Chinese state media unloaded on German-Turkish soccer star Mesut Ozil on Monday, accusing him of “hate speech” after he criticized Beijing’s policy of the detention and imprisonment of millions of Uyghur Muslims in the region of Xinjiang.
The controversy began when Ozil, who plays for the Premier League side Arsenal and the German national team, tweeted out a poem intended to raise awareness of China’s mass repression of Uyghur Muslims. Uyghurs are a Turkic ethnic group native to China’s westernmost province, Xinjiang, which many refer to as East Turkestan.
“Korans are being burnt … Mosques are being shut down … Muslim schools are being banned … Religious scholars are being killed one by one … Brothers are forcefully being sent to camps,” the poem read.
“The Muslims are silent. Their voice is not heard,” he wrote on a background of a blue field with a white crescent moon, the flag of East Turkestan. “The Western media and states have been raising awareness of their flight for months. Why haven’t the Muslim world?”
— Mesut Özil (@MesutOzil1088) December 13, 2019
Addressing a press conference on Monday, Chinese Foreign Ministry spokesperson Geng Shuang insisted that Ozil had been “deceived by fake news.”
“I don’t know if Mr. Ozil has been to Xinjiang himself. But it seems he has been deceived by fake news, and that his judgment was influenced by untruthful remarks,” he said. “If Mr. Ozil has the opportunity, we will be pleased to see him going to Xinjiang and having a look.
“As long as he has common sense, can make a clear distinction between right and wrong, and upholds the principles of objectivity and fairness, he will see a different Xinjiang,” he continued.
The most severe criticisms of Ozil were reserved for an editorial in the English-language propaganda outlet Global Times, which described him as “reckless” and even guilty of “hate speech.”
“Ozil’s move has ruined his image among Chinese fans and will have serious implications for Arsenal,” who distanced themselves from the comments, the editorial read. “How can Chinese fans of Arsenal put up with someone who hates China so much when they watch Arsenal matches?”
“[His] post is full of pan-Turkism and Islamic fundamentalism, which can be counted as hate speech, which is also seen as disruptive in the Western world,” they continued.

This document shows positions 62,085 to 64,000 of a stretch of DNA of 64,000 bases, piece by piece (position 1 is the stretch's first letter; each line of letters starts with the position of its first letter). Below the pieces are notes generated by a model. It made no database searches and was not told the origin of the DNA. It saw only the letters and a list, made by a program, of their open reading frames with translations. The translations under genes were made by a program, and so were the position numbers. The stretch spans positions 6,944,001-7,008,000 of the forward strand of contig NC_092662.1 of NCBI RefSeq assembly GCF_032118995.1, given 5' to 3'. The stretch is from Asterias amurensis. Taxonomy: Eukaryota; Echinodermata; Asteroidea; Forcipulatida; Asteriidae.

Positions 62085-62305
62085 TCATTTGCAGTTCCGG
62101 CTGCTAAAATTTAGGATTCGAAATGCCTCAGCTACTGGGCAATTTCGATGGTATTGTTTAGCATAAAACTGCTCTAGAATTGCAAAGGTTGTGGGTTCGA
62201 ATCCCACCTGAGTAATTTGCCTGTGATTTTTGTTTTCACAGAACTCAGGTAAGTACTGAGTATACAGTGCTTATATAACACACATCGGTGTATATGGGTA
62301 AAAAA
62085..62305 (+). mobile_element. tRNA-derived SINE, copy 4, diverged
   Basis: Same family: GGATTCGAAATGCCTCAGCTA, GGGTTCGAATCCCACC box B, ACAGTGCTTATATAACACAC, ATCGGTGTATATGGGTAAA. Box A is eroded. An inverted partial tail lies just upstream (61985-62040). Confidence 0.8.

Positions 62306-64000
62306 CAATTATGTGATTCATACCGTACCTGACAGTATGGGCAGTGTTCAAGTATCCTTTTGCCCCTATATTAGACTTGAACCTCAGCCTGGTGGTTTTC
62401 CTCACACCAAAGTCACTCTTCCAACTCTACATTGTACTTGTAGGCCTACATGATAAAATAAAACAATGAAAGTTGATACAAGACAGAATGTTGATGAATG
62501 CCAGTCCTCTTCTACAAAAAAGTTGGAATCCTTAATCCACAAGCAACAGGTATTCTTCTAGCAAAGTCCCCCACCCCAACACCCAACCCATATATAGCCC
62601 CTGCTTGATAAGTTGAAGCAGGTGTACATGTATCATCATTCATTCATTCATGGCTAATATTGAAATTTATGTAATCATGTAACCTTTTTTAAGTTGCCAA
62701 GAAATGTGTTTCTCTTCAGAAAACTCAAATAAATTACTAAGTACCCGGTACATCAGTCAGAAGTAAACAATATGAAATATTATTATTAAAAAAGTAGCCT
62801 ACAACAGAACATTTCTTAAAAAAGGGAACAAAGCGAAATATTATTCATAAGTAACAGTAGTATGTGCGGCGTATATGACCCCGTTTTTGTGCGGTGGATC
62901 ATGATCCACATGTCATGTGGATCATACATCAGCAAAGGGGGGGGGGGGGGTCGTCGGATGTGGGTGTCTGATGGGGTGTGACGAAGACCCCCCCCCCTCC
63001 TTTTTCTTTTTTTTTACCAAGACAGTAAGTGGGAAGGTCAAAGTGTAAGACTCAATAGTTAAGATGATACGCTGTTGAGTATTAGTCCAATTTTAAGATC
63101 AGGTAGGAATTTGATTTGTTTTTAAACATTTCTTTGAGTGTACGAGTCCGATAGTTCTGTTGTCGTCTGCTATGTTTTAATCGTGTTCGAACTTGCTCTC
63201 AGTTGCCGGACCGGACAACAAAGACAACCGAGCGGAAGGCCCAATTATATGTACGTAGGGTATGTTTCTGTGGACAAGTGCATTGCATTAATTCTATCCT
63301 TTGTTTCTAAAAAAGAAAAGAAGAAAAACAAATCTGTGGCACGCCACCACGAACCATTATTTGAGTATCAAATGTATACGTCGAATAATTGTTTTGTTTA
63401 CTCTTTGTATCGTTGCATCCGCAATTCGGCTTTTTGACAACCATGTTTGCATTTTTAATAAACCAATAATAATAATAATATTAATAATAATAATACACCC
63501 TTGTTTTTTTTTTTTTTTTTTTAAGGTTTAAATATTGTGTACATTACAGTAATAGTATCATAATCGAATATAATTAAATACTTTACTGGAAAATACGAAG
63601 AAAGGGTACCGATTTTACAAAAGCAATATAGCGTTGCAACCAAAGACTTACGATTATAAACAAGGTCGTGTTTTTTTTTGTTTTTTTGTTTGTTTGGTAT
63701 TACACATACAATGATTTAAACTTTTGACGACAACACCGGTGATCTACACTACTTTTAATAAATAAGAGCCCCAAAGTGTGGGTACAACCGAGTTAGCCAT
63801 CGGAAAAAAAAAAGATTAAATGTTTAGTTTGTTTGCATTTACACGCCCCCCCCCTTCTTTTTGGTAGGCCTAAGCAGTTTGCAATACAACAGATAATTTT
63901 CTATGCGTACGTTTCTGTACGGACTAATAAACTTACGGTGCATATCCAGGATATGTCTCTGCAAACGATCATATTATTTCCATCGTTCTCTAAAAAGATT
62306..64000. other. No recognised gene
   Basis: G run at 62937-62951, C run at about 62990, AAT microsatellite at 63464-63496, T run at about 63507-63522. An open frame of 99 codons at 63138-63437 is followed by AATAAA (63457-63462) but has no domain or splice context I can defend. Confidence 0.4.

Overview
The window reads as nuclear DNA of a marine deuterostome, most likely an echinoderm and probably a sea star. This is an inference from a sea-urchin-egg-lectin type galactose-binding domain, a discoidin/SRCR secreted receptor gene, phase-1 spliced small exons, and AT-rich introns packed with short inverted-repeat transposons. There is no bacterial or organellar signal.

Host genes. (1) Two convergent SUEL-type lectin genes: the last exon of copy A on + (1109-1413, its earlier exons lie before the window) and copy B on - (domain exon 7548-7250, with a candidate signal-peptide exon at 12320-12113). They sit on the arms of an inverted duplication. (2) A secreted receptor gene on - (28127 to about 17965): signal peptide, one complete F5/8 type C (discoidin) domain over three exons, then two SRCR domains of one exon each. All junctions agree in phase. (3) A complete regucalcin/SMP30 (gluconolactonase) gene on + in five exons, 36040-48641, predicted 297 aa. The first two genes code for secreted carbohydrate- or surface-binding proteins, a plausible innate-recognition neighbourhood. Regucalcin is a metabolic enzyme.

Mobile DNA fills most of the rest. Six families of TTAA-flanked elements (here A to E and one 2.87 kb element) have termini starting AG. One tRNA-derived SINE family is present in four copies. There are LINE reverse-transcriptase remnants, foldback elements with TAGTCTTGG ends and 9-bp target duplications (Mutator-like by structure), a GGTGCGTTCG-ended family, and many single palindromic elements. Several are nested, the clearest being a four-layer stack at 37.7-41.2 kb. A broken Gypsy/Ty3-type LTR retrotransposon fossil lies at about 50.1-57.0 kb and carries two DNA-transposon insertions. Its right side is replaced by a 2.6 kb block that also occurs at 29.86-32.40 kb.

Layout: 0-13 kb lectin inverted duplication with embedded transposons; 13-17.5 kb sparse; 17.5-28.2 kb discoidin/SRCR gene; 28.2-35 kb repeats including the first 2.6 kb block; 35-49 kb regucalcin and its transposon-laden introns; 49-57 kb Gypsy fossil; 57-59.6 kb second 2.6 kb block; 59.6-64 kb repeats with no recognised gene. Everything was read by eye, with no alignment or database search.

A similar controversy recently took place with basketball megastar LeBron James, who faced a barrage of criticism for refusing to condemn the Chinese communist regime after Houston Rockets GM Daryl Morey publicly declared his support for the pro-democracy demonstrators in Hong Kong.
China is facing increasing international condemnation over the internment camps. According to countless witness testimonies, Chinese officials use a variety of brutal physical and psychological methods to force detainees into renouncing their Islamic faith and becoming followers of the communist state.
Beijing’s exaggerated response to recent controversies is a reminder of the importance of sports to the Chinese state, which remains acutely aware of the country’s inferiority, particularly at soccer, where their national team has repeatedly failed to qualify for the World Cup.
Last year, leader Xi Jinping last year unveiled plans to develop a world-class soccer team capable of winning the World Cup. His plan involves investing heavily in the sport at a grassroots level while promoting fierce competition nationwide.
However, clubs in the Chinese Super League are already attempting to make big strides in improving the quality of the competition, mainly by paying foreign players astronomical salaries in order to sign and play for their teams.